Recently, a friend of mine has been considering applying for the Dyslexia screening. Initially he admitted to me that he had his eyes on Apple’s new Macbook computer. However, on further probing I discovered that his claims of dyslexia might not be completely unfounded. He explained that he had always had difficulty with reading and spelling, but the problem had not been particularly extreme so no action had been taken while he was at school. However, upon coming to university he learnt of the benefits that it is possible to obtain from being diagnosed. Realising that he would in fact be better off being dyslexic than not, he made the arrangements to be tested. He even admitted that the test couldn’t come at a better time as he had not done as well as he’d hoped in the January exams, the extra time in the summer could help him climb the grade boundaries. Although he is yet to have his second screening he remains optimistic that he has given enough evidence to provide him with the diagnosis he hopes for.
However, having a young relative who is severely dyslexic, I am in no way questioning whether this condition exists or the emotional and educational strains which arise from it. I have seen the problems it can cause for a young child who struggles to spell and process texts and the dilemmas this presents his parents. Whilst some schools are evidently far better equipped to deal with children with learning difficulties, changing schools would involve him leaving behind all that he has known for the past five years. This in itself has been a particularly challenging decision for his parents to make on his behalf.
In an article published by The Times in 2007, titled ‘Dyslexia: a label to get you off the hook?’, Professor Julian Elliott from Durham University explained that he believed that Dyslexia to be nothing more than poor reading ability. He also suggests that the diagnosis has simply become an umbrella term which means nothing and enables students in higher education to abuse the system.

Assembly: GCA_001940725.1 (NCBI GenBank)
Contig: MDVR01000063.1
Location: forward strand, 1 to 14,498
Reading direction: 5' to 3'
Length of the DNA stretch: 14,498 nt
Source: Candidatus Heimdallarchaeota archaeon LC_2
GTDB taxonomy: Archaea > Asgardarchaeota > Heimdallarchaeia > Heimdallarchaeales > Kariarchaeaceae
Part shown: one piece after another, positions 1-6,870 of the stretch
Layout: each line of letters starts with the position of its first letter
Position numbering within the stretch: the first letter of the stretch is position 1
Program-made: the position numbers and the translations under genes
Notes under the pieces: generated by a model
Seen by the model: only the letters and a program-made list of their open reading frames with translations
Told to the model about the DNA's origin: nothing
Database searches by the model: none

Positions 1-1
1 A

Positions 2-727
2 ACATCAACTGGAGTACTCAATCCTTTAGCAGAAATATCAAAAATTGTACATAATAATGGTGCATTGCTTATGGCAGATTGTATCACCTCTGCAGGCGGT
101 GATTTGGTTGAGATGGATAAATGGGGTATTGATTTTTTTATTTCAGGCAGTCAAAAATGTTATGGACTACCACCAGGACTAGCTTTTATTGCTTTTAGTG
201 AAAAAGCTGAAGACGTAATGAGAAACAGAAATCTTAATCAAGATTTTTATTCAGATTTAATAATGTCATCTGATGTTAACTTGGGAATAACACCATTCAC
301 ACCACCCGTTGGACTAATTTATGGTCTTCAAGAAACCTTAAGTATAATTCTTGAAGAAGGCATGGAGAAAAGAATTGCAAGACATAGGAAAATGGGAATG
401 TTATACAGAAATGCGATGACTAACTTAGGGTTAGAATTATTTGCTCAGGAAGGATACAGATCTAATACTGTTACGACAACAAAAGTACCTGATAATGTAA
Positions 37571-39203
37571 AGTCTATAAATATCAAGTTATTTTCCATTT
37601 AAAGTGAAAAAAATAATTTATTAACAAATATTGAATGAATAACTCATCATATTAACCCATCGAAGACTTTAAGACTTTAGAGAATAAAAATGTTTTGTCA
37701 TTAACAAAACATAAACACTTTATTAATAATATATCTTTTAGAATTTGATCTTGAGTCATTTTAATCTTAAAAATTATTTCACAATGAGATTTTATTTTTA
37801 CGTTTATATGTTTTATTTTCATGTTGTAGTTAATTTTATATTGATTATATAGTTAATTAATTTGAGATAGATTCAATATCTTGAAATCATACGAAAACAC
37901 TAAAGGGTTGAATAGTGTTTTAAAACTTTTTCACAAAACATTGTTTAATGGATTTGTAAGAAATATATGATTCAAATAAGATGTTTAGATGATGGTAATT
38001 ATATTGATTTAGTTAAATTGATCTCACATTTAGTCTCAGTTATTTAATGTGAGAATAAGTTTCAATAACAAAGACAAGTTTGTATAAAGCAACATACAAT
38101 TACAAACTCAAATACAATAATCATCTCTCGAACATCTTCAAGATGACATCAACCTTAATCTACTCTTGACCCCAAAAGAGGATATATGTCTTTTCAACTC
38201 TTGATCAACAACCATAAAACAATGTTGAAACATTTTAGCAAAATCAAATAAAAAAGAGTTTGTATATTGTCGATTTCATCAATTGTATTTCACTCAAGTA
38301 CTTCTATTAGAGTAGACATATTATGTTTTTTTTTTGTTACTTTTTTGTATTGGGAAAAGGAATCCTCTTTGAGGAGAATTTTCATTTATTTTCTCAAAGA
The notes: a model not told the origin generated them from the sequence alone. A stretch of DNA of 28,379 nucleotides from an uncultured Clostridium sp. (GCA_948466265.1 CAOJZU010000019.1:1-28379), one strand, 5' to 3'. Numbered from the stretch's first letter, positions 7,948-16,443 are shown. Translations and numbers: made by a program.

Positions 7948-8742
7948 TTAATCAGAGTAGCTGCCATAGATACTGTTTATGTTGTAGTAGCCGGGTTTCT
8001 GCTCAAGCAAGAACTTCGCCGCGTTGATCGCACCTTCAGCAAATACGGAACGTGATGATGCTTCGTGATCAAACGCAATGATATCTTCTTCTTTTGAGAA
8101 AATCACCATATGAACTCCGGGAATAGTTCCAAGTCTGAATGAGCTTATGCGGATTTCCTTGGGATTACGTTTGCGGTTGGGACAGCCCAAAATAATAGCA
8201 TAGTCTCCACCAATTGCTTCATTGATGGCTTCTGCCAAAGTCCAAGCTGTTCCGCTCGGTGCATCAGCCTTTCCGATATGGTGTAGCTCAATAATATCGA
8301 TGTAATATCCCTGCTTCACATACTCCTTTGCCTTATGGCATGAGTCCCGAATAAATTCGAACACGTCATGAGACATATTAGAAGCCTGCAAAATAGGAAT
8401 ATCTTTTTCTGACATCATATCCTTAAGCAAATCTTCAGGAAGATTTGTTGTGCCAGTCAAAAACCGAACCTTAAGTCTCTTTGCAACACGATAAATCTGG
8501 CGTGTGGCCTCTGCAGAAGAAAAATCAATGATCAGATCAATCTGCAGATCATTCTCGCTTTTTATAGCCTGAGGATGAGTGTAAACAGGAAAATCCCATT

I spoke to Barbara Taylor, Head of Academic Support at Nottingham University, about this controversial issue. She explained that she has become tired of the sort of comment displayed in the aforementioned article, believing it to be ill-informed. She clarified, “The extra time in examinations is designed to create a level playing field. Many dyslexic students have slower processing speeds therefore they will be slower at reading material on the papers, and reading through their answers to check them. In addition, they often have much slower writing speeds— the recognized average writing speed for a student in Higher Education is around 25 words per minute; some dyslexic students produce 15 words a minute. In timed situations if a student is writing 10 words less per minute, in an hour they may write 600 words less. The University does not automatically provide extensions to deadlines for course-work; students have to negotiate these with their module convener just as other students do.”
Ms Taylor also struggles to believe that students simply have their eyes on new equipment; “Given that computers are much less expensive than they used to be I would question why anyone would want to go down that route. There are a number of reasons for the growth in the numbers of students coming forward for screening: firstly, we have more students at the University; secondly, awareness of dyslexia is growing both among the students and also among the staff. Students talk to other students who are becoming more comfortable with saying that they are themselves dyslexic and recommending that their friend investigate it — partly because there is support available but also because they are aware of the distress that unrecognized dyslexia can bring.”
These valid points render the situation more complex than those grumbling Science students consider it. Perhaps it is a case of a few individuals abusing the system and thus undermining the real difficulties faced by students who are Dyslexic. Although a solution to these complaints seems near impossible, I can’t help feeling the government might be missing a trick which could save them some of the allocated £50 million they spend. The British Dyslexia Association state that the condition is likely to be present at birth and will continue throughout a person’s lifetime. If this is indeed the case, the solution seems to lie in compulsory screening in primary schools for every child at around the age of 5 or 6 to prevent this situation occurring later in Higher Education.